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Tuesday, September 7, 2010

Unclear how loan-to-value ratio will impact loans growth

PETALING JAYA: The impact of any lower loan-to-value ratio (LVR) for mortgages on the banking system loans growth is still unclear, but analysts do expect loans growth to take a hit if the measure is pushed through.

Kenanga Research, in a report, said if measures to cool the property market were implemented, a move that is being studied by Bank Negara, there could be a negative impact on mortgage applications.

The research house said that the consumer segment was still “the sole driver for banking system loans growth” based on Bank Negara’s monthly statistical bulletin for July.

It said there were signs of a slowing down in loans growth, with growth in the business segment unsustainable compared to the strong performance earlier in the year.

“Going forward, we’re cautiously optimistic about the outlook of loans growth from the business segment with the easing of the business loan momentum,” it said.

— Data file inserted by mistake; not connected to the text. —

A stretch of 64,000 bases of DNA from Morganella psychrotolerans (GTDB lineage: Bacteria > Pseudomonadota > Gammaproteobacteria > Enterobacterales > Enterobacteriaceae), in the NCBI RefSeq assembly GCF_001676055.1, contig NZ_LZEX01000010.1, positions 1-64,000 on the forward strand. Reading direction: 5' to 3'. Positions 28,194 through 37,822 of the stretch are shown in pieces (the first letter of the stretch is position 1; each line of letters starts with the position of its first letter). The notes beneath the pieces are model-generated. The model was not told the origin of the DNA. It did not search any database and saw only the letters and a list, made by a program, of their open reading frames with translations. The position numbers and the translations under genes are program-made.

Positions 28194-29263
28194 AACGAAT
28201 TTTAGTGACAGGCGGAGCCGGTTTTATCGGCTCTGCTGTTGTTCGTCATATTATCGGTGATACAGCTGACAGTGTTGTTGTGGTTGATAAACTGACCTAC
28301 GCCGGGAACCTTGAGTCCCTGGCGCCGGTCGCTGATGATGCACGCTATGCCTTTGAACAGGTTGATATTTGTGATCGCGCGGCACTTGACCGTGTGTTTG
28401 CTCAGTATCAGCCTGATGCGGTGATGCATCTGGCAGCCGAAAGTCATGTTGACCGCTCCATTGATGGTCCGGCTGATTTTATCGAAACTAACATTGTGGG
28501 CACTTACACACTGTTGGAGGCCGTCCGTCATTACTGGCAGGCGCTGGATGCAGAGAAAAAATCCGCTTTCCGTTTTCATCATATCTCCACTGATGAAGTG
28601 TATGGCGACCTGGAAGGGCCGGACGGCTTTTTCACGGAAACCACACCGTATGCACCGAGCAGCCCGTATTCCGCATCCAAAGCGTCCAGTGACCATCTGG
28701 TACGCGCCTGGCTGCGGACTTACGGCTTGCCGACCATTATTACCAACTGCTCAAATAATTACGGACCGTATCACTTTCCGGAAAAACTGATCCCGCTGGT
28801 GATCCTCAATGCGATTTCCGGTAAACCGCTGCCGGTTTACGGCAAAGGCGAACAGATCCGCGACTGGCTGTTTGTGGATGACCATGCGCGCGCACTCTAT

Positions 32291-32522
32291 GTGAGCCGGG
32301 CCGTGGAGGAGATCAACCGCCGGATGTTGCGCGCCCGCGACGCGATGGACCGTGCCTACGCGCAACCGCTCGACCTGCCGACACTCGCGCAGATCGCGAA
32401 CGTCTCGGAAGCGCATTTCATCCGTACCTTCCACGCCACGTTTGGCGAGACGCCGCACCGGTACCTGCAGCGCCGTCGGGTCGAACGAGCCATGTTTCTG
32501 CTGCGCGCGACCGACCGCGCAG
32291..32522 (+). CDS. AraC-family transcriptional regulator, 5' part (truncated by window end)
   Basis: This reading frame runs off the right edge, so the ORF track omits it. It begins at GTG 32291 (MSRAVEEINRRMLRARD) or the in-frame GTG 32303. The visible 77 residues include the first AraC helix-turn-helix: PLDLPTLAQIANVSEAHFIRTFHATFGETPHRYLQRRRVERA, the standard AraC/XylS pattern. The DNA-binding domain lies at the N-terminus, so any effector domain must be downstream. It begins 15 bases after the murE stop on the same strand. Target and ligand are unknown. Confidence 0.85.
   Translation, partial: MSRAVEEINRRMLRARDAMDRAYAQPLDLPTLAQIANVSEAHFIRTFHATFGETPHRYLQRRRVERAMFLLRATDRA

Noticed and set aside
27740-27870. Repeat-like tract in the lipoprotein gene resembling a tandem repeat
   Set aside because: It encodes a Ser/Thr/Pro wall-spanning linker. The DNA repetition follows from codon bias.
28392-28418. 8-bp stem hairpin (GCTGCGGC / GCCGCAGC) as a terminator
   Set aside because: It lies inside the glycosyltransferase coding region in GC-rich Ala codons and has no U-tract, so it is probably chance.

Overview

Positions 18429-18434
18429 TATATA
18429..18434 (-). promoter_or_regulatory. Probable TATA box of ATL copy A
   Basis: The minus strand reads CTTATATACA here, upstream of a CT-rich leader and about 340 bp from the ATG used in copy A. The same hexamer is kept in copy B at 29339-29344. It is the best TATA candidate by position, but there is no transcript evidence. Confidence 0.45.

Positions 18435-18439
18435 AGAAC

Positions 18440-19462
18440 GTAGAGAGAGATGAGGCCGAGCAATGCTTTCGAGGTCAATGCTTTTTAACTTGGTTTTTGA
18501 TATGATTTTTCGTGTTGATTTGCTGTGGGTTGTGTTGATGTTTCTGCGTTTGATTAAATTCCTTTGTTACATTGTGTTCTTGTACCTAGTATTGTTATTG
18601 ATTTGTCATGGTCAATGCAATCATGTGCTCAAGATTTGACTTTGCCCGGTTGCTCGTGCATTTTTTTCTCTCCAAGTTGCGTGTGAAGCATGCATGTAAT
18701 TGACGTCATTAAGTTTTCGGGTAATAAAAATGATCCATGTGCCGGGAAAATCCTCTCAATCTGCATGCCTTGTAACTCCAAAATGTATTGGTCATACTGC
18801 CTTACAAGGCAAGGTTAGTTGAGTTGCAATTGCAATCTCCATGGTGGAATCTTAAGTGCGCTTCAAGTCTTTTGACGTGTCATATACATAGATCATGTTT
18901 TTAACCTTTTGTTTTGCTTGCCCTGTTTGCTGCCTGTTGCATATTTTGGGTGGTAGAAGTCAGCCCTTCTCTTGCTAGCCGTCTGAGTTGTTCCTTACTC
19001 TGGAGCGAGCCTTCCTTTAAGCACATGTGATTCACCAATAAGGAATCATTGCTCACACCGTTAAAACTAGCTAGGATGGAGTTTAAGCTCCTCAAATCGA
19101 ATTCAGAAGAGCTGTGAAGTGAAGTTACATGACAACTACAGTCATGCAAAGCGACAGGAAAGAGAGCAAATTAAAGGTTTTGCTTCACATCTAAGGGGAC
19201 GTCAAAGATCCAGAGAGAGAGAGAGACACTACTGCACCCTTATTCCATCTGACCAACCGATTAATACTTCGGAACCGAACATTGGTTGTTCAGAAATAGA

It was reported last month that the central bank was exploring possible measures to curb excessive speculation on property prices by having a cap on the LVR to 80% from 90%.

TA Securities Holdings Bhd analyst Wong Li Hsia told StarBiz that the impact to loans growth would really depend on the manner of implementation.

“There will likely be an impact but we don’t know at this point how serious it will be as Bank Negara has yet to issue any guidelines on how it’ll be implemented,” she said.

According to other analysts, preemptive measures would only have a temporary effect on speculation as buoyant consumer sentiment and demand for good locations were expected to sustain property prices.

They said based on last October’s imposition of the 5% property gains tax, there could be a “short-term knee-jerk reaction” where demand cooled off for a while and property buyers became more discerning.

CIMB Investment Bank Bhd research head Terence Wong had suggested in an earlier report that should the measure be implemented, it should be on landed residential properties where prices have surged in certain locations instead of across the board.

However, HwangDBS Vickers Research analyst Yee Mei Hui said in a note yesterday that blanket measures were unlikely to be imposed given the differing level of speculation in the various segments of the property market.

“We believe first-time and mass residential buyers may be spared (similar to regional markets),” she said, adding that properties below RM500,000 constituted 94% of last year’s transaction volume and 68% of value.

By The Star

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